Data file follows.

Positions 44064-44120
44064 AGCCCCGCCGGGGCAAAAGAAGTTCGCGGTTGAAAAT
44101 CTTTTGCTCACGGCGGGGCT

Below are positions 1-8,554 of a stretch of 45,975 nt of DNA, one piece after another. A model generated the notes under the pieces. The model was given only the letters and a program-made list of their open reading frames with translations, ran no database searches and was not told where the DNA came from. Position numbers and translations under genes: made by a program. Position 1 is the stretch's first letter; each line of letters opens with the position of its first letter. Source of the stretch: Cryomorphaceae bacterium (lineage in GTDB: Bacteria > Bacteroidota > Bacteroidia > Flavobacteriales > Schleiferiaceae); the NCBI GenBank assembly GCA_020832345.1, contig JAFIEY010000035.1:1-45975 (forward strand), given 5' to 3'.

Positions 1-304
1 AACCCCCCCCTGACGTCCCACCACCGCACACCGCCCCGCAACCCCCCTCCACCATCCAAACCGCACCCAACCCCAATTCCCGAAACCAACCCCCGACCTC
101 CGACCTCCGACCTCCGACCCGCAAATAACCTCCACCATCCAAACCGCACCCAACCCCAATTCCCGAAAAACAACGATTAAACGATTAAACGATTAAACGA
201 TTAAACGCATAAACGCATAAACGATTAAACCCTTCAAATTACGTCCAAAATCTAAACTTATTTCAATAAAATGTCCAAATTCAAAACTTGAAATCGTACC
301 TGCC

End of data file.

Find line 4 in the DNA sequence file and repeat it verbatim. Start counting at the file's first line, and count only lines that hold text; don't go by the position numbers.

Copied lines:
Below are positions 1-8,554 of a stretch of 45,975 nt of DNA, one piece after another. A model generated the notes under the pieces. The model was given only the letters and a program-made list of their open reading frames with translations, ran no database searches and was not told where the DNA came from. Position numbers and translations under genes: made by a program. Position 1 is the stretch's first letter; each line of letters opens with the position of its first letter. Source of the stretch: Cryomorphaceae bacterium (lineage in GTDB: Bacteria > Bacteroidota > Bacteroidia > Flavobacteriales > Schleiferiaceae); the NCBI GenBank assembly GCA_020832345.1, contig JAFIEY010000035.1:1-45975 (forward strand), given 5' to 3'.